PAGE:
Police Press Conference Following Results of Jussie Smollett Case

By Mohammad Samra

Chicago Police Superintendent Eddie Johnson and Detective Commander Edward Wodnicki addressed the media after “Empire” actor Jussie Smollett turned himself in to police following the completion of the investigation. Johnson questioned the actions of Smollett, asking “how could someone who was embraced by the city of Chicago slap them in the face with these false allegations.”

“I’m offended by what has happened and I’m also angry,” said Johnson, “I love the city of Chicago…this publicity stunt was a scar that Chicago didn’t earn, and certainly didn’t deserve.”

Johnson then proceeded to heap praise on the detective committee as well as the FBI for their continued efforts in solving the case. He introduced Detective Commander Wodnicki, who gave a timeline of the events that transpired before reaching the conclusion that the attack was staged. Wodnicki went into detail on how quickly the two persons of interest were found on video and how the reliance of video surveillance led to the Chicago Police Department waiting  for the return of the persons of interest from Nigeria at O’Hare International. Once both persons of interest were detained, both asked for an attorney, which marked the turning point in the investigation, according to Wodnicki.

“She (The attorney) came to us and after speaking with these two people of interest she said that something smelled fishy…After approximately 47 hours of them being in custody, and hours of meeting with us and telling us their story…did we release them without charging and I classified them no longer as suspects or persons of interest and as witnesses.”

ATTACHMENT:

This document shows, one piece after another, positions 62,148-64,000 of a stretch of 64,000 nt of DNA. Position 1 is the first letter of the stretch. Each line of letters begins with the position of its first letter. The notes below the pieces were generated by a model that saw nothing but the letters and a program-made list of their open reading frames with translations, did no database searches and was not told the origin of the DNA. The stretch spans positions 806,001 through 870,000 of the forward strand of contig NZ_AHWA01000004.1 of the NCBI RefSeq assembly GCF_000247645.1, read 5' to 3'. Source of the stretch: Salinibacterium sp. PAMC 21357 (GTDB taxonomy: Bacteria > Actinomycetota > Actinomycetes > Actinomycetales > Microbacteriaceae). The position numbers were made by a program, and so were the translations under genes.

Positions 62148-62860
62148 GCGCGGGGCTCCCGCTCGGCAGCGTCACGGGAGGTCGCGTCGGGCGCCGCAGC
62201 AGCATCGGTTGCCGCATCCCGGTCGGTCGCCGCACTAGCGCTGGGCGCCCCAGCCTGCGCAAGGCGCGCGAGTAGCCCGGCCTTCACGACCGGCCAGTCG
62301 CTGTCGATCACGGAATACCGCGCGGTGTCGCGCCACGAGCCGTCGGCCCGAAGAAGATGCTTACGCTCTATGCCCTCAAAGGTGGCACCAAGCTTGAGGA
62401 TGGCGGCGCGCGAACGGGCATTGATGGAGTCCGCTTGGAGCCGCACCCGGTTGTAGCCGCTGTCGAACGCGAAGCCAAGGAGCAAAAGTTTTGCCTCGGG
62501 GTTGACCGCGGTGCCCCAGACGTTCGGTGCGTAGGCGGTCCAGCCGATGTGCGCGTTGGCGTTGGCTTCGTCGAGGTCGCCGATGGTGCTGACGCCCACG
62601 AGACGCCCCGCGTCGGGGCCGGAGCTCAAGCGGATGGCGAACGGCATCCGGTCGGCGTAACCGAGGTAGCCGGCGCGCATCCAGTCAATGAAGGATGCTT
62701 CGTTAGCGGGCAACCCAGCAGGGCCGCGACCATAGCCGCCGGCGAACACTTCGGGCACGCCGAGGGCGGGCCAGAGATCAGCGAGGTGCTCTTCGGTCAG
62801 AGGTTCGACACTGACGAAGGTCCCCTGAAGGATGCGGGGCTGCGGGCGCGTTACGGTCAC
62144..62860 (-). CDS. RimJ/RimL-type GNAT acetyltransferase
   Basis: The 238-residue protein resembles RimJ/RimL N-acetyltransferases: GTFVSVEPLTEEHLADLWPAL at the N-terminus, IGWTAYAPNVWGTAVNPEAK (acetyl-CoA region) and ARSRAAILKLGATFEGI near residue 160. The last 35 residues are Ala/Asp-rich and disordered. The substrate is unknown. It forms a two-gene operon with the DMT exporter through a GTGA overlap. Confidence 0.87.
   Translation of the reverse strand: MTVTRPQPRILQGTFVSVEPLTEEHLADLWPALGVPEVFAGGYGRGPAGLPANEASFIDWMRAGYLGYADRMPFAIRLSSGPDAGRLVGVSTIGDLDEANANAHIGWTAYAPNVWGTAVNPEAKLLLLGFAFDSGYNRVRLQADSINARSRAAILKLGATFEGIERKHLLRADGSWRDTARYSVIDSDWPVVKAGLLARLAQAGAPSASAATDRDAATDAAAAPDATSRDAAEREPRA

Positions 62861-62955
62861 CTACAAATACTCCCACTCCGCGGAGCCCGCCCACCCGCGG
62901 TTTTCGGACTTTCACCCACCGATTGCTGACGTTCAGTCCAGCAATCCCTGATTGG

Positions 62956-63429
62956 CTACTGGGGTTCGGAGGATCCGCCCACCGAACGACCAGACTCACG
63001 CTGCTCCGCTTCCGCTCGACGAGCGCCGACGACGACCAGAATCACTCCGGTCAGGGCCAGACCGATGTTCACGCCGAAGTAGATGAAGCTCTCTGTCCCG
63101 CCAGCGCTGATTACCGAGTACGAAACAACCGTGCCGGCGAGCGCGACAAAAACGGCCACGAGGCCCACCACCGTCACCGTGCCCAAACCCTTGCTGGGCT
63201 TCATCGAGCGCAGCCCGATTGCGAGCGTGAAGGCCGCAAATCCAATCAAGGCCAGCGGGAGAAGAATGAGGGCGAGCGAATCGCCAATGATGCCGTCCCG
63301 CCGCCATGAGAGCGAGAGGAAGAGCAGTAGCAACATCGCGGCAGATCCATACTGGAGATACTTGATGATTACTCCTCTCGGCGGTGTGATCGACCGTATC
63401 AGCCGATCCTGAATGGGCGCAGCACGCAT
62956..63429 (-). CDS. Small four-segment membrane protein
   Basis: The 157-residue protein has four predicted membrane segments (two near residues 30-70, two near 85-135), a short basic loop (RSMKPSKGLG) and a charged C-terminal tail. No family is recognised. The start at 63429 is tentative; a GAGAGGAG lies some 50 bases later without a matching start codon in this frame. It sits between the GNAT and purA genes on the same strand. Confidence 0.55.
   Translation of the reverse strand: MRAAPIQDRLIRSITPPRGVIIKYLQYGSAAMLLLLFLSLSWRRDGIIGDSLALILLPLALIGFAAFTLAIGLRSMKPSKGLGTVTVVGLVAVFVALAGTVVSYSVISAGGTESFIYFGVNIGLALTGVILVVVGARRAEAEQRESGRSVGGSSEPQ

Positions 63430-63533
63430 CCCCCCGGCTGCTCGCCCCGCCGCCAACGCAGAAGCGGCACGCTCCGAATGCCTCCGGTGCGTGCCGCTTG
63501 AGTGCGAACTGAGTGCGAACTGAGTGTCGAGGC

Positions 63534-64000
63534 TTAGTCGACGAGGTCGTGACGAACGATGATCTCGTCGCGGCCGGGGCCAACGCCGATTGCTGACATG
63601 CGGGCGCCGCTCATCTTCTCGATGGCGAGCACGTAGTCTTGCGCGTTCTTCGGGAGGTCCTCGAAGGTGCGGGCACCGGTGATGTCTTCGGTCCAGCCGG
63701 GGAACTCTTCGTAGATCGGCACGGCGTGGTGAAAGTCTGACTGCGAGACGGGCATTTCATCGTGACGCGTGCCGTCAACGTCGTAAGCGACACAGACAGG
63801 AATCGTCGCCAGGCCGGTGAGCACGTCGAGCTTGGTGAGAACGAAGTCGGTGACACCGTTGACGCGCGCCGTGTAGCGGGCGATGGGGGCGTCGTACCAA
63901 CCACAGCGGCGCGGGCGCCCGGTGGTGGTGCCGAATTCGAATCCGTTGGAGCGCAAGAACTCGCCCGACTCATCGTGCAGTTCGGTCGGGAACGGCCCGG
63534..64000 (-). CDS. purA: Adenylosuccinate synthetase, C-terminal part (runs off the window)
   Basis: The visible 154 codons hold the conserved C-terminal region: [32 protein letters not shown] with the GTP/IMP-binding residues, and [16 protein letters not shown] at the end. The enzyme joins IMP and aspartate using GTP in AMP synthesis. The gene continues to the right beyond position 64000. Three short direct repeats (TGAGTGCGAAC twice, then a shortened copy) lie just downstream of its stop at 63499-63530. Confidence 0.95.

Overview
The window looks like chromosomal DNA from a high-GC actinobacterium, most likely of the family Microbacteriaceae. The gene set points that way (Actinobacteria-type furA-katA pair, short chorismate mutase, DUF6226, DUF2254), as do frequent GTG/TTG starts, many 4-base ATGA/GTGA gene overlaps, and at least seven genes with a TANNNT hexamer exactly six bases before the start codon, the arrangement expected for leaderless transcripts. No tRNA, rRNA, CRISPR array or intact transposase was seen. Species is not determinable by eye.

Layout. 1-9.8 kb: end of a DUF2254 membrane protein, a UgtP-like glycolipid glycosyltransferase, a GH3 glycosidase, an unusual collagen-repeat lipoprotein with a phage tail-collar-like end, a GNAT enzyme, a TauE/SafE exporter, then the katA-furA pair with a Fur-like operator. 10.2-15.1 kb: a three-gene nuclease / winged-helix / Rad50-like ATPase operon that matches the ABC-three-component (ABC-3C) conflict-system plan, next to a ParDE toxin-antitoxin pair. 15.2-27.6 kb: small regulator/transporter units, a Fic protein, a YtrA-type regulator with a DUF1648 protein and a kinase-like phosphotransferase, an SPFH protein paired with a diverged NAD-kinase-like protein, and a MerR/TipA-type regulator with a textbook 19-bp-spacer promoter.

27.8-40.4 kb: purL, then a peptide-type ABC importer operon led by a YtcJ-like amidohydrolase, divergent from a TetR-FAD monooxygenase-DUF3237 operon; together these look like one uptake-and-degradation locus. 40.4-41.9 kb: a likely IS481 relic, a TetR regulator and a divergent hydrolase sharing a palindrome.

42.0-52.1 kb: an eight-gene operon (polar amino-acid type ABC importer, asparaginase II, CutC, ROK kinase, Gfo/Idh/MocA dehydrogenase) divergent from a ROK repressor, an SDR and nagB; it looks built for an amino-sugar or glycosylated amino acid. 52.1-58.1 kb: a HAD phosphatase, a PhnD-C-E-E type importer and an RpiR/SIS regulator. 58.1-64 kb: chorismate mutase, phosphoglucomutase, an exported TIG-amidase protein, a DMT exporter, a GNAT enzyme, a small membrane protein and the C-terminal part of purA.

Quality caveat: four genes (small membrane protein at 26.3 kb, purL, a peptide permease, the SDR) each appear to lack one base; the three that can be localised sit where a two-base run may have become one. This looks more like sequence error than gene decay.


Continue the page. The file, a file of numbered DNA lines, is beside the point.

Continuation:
After the witnesses were locked into a Grand Jury statement, charges were approved against Smollett for a Class IV Disorderly Conduct for falsifying a police report, according to Wodnicki.

Smollett’s case gained national attention and created a larger political rift within the country. By staging the attack, Smollett created skepticism in future hate crimes reported, and if another hate crime gains national attention, a seed of doubt will be planted because of Smollett’s actions.

“It’s incredibly sickening and ridiculous because future hate crimes can be identified as a hoax or an exaggerated situation at a time where they are significantly increasing,” said Fernando Lopez, 19-year-old college student, “With states doing very little to cover the failure of the federal government to protect victims of these violent acts, there’s no denying that this will obviously be used in future reference to any attack fueled by racism or prejudice moving forward.”

Smollett, a prominent member of the LGBTQ community, caused extensive damage to the community with his orchestrated publicity stunt and false police reports.

“What he did was for fortune and fame, he’s an openly gay actor and I bet a lot of homosexual people looked up to him for inspiration,” said 19-year-old Chicagoan Josh Tate, “This world is sensitive to anything and this makes it harder for homosexuals to reveal their desire as they are already looked down upon as it is.”

Superintendent Johnson finished fielding questions from the media before himself and other police officials left the press room. Johnson emphasized that the truth needed as much coverage as the false claims, and that the city of Chicago needs to heal from the damage their reputation was caused because of the stunt.

“We have problems that have affected people from all walks of life, and we know that,” said Johnson, “but to put the national spotlight on Chicago for something that is both egregious and untrue is simply shameful…I only hope that the truth about what happened receives the same amount of attention that the hoax did,”

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